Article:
US Supreme Court controversies evidence of elitist government going against public interest
Published: Jun 20, 2022 05:54 PM
Illustration: Chen Xia/GT

Illustration: Chen Xia/GT

The US Supreme Court has found itself becoming more of a hot topic than usual over the past few months. With the internal leak of the court's opinion on overturning Roe V. Wade, increased security for Supreme Court Justices families in the wake of threats of violence against Brett Kavanaugh, as well as discussions about potential gun control, the Supreme Court can't seem to stay out of the news.

The United States Constitution was once hailed as a model across the world for ideals such as republicanism, popular sovereignty, egalitarianism, and the march of human progress toward true democracy. There is little doubt that the influences behind the content of the US constitution were liberalism and other ways of thinking that originated in the age of enlightenment as personified by thinkers such as John Locke, Thomas Jefferson, and Montesquieu. The errors and cracks in this way of thinking and more so in the US Constitution have become more and more apparent throughout the US' relatively short history. While the US Constitution was once celebrated as a document enshrining the will of the people and the consent of the governed as foundations for a modern republic, the opposite has become the law of the land in the US. Recent outrage over the conduct of the Supreme Court is the latest evidence that the political system of the United States is flawed from top to bottom.

The US Supreme court has no shortage of shameful rulings throughout its history. From allowing the internment of Japanese citizens during the Second World War, to its allowing of slavery and segregation, to its definition of multi-national corporate oligopolies as legal "persons", the court has shown itself to be an incredibly powerful counterweight to popular power and demands from the masses. The recent leak from within the Supreme Court detailing the courts inclination to overturn Roe v. Wade is a recent example of the court going well outside the scope of popular support or demand. Polls show a majority of Americans support upholding the law, while a vast majority across party lines stand opposed to the court's ruling in Citizens United v. FEC. In what country that begins its founding document with "we the people", could something like this be tolerated? In what form of a so-called "democracy" would nine unelected people be able to alter the course of history of a country by overturning or upholding certain laws?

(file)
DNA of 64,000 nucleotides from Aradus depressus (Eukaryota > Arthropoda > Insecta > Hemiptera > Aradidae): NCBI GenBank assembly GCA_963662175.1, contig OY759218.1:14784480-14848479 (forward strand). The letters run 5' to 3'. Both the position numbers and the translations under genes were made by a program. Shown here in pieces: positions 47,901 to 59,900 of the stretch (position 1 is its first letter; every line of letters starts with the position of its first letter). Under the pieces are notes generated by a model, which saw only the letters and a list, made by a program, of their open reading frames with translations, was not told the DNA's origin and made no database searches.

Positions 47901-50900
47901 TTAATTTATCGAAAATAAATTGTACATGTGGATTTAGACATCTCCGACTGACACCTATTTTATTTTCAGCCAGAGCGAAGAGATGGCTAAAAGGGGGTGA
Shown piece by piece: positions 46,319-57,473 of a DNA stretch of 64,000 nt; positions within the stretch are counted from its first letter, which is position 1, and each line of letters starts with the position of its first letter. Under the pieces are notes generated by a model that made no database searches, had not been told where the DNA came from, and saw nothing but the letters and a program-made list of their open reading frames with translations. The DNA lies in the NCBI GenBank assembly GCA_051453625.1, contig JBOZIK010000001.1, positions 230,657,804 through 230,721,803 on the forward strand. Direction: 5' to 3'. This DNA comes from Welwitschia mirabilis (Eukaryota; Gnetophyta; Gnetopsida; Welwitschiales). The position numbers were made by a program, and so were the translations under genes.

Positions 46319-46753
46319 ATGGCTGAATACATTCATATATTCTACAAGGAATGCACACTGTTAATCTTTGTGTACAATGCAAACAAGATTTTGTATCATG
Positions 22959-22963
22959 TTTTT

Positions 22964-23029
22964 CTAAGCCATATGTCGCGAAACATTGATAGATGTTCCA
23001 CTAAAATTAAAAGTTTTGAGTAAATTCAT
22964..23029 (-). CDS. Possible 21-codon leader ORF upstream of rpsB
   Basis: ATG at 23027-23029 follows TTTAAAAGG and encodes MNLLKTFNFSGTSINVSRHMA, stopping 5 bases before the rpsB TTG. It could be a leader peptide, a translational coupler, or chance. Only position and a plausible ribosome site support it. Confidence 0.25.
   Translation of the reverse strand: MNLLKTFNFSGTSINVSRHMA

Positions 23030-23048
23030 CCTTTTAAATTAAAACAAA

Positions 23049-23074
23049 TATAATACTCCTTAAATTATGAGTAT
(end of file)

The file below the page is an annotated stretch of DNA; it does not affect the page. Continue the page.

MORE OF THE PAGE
For all their flaws, of which there are immeasurable examples, at the very least the members of the legislative and executive branches are elected in the United States. The Supreme Court is unelected and one of the most aggressively obvious bastions of elitism in the United States government. There is little doubt that the framers of the constitution emboldened the judicial branch of the government with such enormous power outside the influence of the masses in order to act as a check on popular power or the demands of the masses. The Supreme Court is not equipped as it is currently outlined in the constitution to deal with the complex issues pertaining to economic and political power in the world and the United States. Current Vice President of Argentina Cristina Fernandez de Kirchner has written and spoken exhaustively about the need to rethink democratic norms, especially regarding the judicial branch, in the 21st century. 

The Supreme Court is currently the perfect embodiment of the political establishment that has caused more and more Americans to become dissatisfied with politics, their government, and the world around them. That an unelected, "highly educated", wealthy grouping of nine individuals could change the law and thus affect over 330 million people, is simply more evidence of an oligarchic government that works against the interests of the public. This feeling of dissatisfaction with our institutions and the very basis of our government is what ultimately pushes hopeless and desperate people to do things like attempt to harm a Supreme Court Justice. To counteract this trend towards democratic dissatisfaction and instead realize true democracy, we need to rethink the very principles of which our government is founded and run. 

The author is a political and economic analyst with a concentration in areas such as socialism of the 21st century, Chavismo, Populism, Latin America, Geopolitical Trends, Latin America, and Kirchnerismo. opinion@globaltimes.com.cn